The Poison Tree by Erin Kelly

One of the most gripping novels I have read this year. Prepare for Kelly to become master of your imagination.

Something about the cover, blurb and title of this book has excited me ever since I saw it appear on the Richard and Judy Summer reading list this year. The offer of scandal and mystery proving all too tempting. In an unprecedented reading spree I flew through the delectable pages of Erin Kelly’s debut novel this weekend, and now I can’t wait to tell you all about it.

When the reticent, straight laced Karen meets the wild, bohemian and instantly fabulous Biba at a college notice board she is immediately captivated and infatuated by the energy and free spiritedness of this young, beautiful aspiring actress. For years Karen has done exactly what is expected of her, got the right grades, gone to the best college, dated the ‘perfect’ boyfriend. And yet something always felt missing. Karen has lived in a state of apathy and the sudden rush of Biba into her life gives her a taste of excitement, rousing her from her dull and structured life.

The excitement that Karen feels upon meeting Biba, and her subsequent need to be a part of her life is contagious and I found myself urging Karen to seek Biba out, to immerse herself in her world. On the cusp of her first exciting, carefree and reckless summer Karen bubbles with anticipation for the long, hedonistic months ahead, and the feeling electrifies the novel. But just how much will this perfect summer cost Karen? Can she really lose her innocence and inhibitions without anyone getting hurt?

From the very first pages Kelly plants a seed of doubt, she nourishes it with mysterious hints to a tragic accident and lost lives. Cryptic clues pile on top of ominous suggestions; prepare to be on the edge of your seat throughout this novel.

I wont give away too much of this novel, I don’t want to spoil it for a first time reader, especially since I felt a deep sadness upon finishing it as I realized I was now robbed of ever reading it with fresh eyes. But needless to say from start to finish it flows with a sense of intrigue, crackles with anticipation and delights with a heightened sense of drama.

After Karen’s first chance encounter with Biba an instantaneous friendship is sparked and soon Karen is leaving her stringent, stuffy home which she shares with her overtly organized flat mates to live in the eccentric, messy but wonderfully captivating home of Biba and her brother Rex. A crumbling town house which defecates the perfectly manicured homes lining the rest of the affluent street in Highgate. But this is exactly what attracts Karen, she craves a life far removed from the order and predictability that she has become accustomed to.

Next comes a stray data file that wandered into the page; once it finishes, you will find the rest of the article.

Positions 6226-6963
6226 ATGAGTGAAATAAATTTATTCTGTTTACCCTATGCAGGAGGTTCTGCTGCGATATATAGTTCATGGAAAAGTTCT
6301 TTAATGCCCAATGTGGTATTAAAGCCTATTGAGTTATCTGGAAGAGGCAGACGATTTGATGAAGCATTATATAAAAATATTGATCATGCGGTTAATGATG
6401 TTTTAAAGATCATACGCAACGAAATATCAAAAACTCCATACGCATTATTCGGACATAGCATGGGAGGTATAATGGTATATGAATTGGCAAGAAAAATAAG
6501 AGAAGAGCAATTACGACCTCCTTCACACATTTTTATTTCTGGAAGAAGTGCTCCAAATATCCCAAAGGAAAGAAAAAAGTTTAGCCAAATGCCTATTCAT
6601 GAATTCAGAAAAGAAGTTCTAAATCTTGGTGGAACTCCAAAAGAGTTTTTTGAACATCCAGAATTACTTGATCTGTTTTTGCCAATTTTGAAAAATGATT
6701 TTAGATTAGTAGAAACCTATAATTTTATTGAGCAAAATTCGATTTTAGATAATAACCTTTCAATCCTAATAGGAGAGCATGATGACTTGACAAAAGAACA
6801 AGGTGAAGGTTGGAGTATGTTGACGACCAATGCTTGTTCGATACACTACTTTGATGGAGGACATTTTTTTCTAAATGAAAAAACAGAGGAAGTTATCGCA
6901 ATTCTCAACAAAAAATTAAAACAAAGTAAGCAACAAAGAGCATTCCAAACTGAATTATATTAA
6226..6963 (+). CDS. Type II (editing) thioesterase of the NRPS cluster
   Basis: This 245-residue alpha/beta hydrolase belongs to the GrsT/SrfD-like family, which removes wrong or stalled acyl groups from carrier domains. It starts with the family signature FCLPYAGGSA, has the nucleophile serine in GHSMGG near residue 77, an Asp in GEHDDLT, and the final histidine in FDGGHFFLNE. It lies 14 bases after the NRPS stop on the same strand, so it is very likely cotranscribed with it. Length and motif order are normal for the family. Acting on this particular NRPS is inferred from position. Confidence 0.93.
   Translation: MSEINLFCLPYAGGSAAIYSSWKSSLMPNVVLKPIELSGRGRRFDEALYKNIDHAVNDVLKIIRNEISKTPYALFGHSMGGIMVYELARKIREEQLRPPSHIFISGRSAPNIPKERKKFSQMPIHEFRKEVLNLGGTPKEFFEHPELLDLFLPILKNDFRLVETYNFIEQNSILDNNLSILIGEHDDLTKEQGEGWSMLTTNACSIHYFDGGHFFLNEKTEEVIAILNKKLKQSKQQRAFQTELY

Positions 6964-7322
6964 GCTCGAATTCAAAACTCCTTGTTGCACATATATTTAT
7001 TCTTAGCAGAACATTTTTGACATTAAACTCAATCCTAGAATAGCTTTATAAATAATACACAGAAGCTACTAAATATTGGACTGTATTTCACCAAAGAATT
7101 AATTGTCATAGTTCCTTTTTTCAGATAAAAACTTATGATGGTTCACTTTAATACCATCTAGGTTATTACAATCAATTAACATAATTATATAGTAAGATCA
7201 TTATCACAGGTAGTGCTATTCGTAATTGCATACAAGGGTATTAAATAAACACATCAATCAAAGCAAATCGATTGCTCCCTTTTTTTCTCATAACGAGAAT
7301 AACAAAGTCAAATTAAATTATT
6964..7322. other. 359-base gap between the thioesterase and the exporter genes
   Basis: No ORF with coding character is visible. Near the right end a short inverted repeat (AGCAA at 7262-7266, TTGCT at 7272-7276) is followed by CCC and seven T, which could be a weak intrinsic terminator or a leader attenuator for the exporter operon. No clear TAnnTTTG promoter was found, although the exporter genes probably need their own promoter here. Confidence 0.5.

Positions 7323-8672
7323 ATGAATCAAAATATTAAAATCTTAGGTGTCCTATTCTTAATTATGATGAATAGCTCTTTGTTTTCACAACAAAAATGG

Abandoning her previous home Karen encapsulates the innocence and vulnerability of someone desperate to shake off her shackles, of course this indeed leaves her blind to the dangers around her; the dangers that Kelly slowly and tantalizingly pertains to. Desperate to immerse herself in the abandon of Biba’s world Karen soon finds herself falling into a family whose past is as murky and deeply rooted in obscurity. But all of this must be learnt along the way and Karen moves swiftly in, without ever looking back.

Kelly adds an extra edge of suspension to the novel in the form of her fleeting narrative which switches from past to present. In the past we learn about the events that shaped that tragic summer spent in Highgate, in the present we join Karen as she lives her life ten years on in Surrey. She describes her life as being entirely different in the present, indeed it is clear how deeply that irrevocable summer has shaped the woman she is now. Cagey, protective and always afraid and looking over her shoulder, but what is she afraid of? And even more mysteriously, Karen is now living with Rex, Biba’s older brother; the taciturn and overly protecting man that at first threatened to spoil the reckless fun that she hoped would shape her summer.

The tension of the novel boils as we switch back and forth in time. Questions piling up along the way, why has Rex being in prison, how did he and Karen end up marrying and having a child together. What happened that summer and why is Biba missing from the present day?

As the story wears on the truth begins to reveal itself only for more clandestine secrets to present themselves. One thing is for sure Rex surely seems to know the capabilities of Biba’s wild abandon and he alone fears the consequences of her actions. When Biba brings home Guy an arrogant drug dealer with a murky  background both Rex and Karen find themselves fearing the worst. What will this trouble maker do to the perfect equilibrium that Karen has just so recently found?

When I finished this book I was literally left quite speechless, a book hugging moment might have been a little inappropriate given the dark nature of the novel, but I loved it all the same. Now I’m desperate to try her next novel the Sick Rose. if Kelly can weave the same magic on me as she did in The Poison Tree then I think I will have found a new favourite author.

Have you read either The Poison Tree or The Sick Rose? If so what did you think? Or have you heard of this book but haven’t quite got round to reading it yet, but want to? Either way I would love to hear all of your thoughts.